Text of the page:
One evening this past week I was at an historical society meeting and out of the blue someone asked, "should they remove Begbie?" I knew what she meant and answered, abruptly, No. Sometimes we find out what we think without thinking.
For those of you who missed it, Begbie is Matthew Bailey Begbie, original Chief Justice of British Columbia, and the reference to removal is a decision taken by the Law Society of BC a few days ago to remove the statue of Begbie that has been standing in the lobby of its building for many years.
The chief justice has fallen out of odour with the barristers because of the role he played as the presiding judge in the trial of five Tsilhqot'in chiefs in 1864. A jury, all white settlers, found the chiefs guilty of murder, Begbie pronounced the death sentence, and the men hanged. (A sixth man was executed later.) Nowadays the Tsilhqot'in actions are seen as acts of resistance against a colonial power and not long ago the province apologized for the executions. In a spirit of reconciliation with First Nations people, the Law Society has decided to disappear Begbie.
It is ironic that Begbie is the latest dead white guy to feel the retrospective wrath of history because by most accounts he was a fair-minded judge who often treated First Nations leniently in the courts. Contrary to what newspaper accounts have implied, he was not called the "Hanging Judge" because of his delight in sending Indians to the gallows. More likely he encouraged the nickname himself to convince the rough miners and cattle rustlers to obey the law, or else.
As usual, when efforts are made to redact the historical record, complexity is the first victim. Begbie did many good things and undoubtedly did some bad. Now he is to be judged on a single case. I was attracted to the suggestion by another party to the conversation that instead of removing Begbie the lawyers should add a statue of Klatsassin, one of the Tsilhqot'in chiefs, with perhaps some explanation of the events. That way we get dialogue and contention instead of judgement and moral posturing.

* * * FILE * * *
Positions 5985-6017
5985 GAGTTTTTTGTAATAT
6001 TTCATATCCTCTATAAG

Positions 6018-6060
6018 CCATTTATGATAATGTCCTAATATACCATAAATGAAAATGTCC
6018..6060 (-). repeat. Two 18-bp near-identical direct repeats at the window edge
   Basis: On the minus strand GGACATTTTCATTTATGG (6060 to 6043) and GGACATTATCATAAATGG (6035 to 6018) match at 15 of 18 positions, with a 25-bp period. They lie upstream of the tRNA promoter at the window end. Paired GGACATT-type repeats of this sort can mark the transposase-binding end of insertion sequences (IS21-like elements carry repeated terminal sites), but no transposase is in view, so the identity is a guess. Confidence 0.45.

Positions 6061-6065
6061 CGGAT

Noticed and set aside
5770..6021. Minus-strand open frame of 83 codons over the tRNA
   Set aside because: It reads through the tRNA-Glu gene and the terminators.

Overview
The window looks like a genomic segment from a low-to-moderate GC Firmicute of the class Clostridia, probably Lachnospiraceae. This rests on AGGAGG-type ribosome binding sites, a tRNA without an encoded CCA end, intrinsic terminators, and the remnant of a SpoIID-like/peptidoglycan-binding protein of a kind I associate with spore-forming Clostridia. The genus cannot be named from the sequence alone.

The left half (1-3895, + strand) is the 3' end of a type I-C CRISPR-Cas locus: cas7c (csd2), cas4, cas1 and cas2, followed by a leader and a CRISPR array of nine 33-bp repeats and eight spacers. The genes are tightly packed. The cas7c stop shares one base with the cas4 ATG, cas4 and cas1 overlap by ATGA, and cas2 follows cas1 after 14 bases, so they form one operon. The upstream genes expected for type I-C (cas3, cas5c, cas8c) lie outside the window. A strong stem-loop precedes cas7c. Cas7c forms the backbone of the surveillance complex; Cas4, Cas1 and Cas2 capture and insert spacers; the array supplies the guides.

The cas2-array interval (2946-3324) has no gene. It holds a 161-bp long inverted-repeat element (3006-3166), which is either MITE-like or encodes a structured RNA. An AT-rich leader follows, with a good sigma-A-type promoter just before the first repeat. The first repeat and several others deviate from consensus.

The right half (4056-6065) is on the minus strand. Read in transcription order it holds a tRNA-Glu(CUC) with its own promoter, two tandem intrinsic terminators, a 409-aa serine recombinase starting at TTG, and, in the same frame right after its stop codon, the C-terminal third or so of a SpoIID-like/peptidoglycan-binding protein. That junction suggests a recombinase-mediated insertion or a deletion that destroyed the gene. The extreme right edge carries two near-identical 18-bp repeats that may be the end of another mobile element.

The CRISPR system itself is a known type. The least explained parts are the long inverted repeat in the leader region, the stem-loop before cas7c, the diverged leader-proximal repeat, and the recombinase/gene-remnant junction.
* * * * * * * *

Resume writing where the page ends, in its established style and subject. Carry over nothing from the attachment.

Embarrassingly for the Law Society, its highest award honouring exceptional members of the profession is a bronze statuette of the same Matthew Begbie. On its website the Society quotes approvingly an 1894 eulogy of the Judge referring to him as "a great lawyer, a close acute reasoner, a strong impartial judge." Now, not so much. Presumably the award will be renamed, and perhaps previous winners will be asked to exchange their prize for some more appropriate symbol. I am not trying to be a smart aleck, I am simply pointing out the difficulty of grappling with historical cleansing.
Of course, this is not an isolated incident. Many countries are trying to atone for their colonial past by removing symbols, renaming streets and buildings, etc. An interesting article on the subject appeared in The Guardian just this weekend.